• Innovator Spotlight (2011–2016) is an online platform containing Q&A’s with individuals from patient advocacy organizations regarding specific steps in the drug development process. These Q&As include best practices and resources for other patient advocacy groups. 
    • Discovery Documentary: First in Human (2017) is a 3-part video documentary capturing the real-life experiences of doctors, researchers, staff, patients and their caregivers, at the NIH Clinical Center. The documentary provides an in-depth look at the reality of experimental medicine in clinical trials.
    • Assessing Meaningful Engagement in Drug Development: A Definition, Framework, and Rubric is a summary of a 2015 Conference on Patient-Focused Drug Development. The document defines patient-focused drug development and includes a conceptual framework diagram. It also includes a rubric for evaluating the quality of patient engagement in drug development. The conference was organized by the University of Maryland Center of Excellence in Regulatory Science and Innovation.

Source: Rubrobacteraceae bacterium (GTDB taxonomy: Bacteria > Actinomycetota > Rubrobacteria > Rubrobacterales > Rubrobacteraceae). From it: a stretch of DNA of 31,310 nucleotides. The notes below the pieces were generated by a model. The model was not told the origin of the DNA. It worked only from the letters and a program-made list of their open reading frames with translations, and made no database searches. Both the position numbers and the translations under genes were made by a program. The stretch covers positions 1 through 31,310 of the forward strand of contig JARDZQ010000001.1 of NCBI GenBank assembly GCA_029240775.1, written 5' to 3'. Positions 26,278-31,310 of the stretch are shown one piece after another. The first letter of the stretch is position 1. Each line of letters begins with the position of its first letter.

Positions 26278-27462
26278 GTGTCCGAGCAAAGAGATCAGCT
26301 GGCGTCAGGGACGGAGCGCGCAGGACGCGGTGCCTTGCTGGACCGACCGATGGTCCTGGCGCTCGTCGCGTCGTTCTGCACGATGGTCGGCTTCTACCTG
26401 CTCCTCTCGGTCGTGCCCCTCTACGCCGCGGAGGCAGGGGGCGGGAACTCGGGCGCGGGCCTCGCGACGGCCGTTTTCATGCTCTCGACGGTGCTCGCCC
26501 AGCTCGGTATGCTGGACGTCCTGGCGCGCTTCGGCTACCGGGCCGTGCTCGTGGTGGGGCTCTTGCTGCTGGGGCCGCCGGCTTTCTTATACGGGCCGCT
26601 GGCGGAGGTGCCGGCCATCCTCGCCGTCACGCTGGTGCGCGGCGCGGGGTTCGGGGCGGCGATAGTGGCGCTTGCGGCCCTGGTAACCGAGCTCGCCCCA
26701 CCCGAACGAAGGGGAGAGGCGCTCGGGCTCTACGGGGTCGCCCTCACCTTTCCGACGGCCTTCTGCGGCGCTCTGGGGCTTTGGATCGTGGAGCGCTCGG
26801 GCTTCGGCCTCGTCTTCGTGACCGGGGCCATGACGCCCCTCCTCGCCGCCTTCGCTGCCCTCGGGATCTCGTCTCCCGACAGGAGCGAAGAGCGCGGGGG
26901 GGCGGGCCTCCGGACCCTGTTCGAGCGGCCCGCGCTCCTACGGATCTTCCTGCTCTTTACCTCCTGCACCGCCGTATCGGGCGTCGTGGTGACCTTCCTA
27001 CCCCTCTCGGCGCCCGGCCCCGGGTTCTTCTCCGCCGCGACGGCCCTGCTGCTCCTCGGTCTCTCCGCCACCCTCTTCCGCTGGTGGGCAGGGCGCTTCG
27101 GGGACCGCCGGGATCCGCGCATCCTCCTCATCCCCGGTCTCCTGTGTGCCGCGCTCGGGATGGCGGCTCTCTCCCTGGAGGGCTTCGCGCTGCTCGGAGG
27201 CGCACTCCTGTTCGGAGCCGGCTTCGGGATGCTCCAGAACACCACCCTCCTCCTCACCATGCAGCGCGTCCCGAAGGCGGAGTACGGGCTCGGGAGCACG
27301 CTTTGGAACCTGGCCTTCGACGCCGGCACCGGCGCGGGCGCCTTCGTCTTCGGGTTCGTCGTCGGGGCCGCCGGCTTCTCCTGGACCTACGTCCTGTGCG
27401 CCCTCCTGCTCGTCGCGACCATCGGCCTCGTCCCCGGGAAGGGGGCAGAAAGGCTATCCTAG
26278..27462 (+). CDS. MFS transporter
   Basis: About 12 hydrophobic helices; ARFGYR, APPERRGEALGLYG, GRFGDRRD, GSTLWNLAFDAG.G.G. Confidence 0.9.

• Principles of Community Engagement: Second Edition (2011) is an online book that provides tools for those who are leading efforts to improve population health through community engagement. It includes a scientific literature review, key principles, and practical guidance for engaging partners with successful examples, management frameworks, social networking, and program evaluation. The book was developed as part of the work of the Clinical and Translational Science Awards (CTSA) Consortium’s Community Engagement Key Function Committee. CTSA is now a program within the NIH National Center for Advancing Translational Science.


Finding a Group
GARD Organization Database Genetic and Rare Diseases Information Center (GARD) (link)
Starting a Patient Group
GARD Guide: Support for Patients and Families Genetic and Rare Diseases Information Center (GARD) (link)
Steps to Nonprofit Formation National Organization for Rare Disorders (NORD) (link)
Nonprofit Resources National Organization for Rare Disorders (NORD) (link)
What is a 501(c)(3)? Foundation Group (link)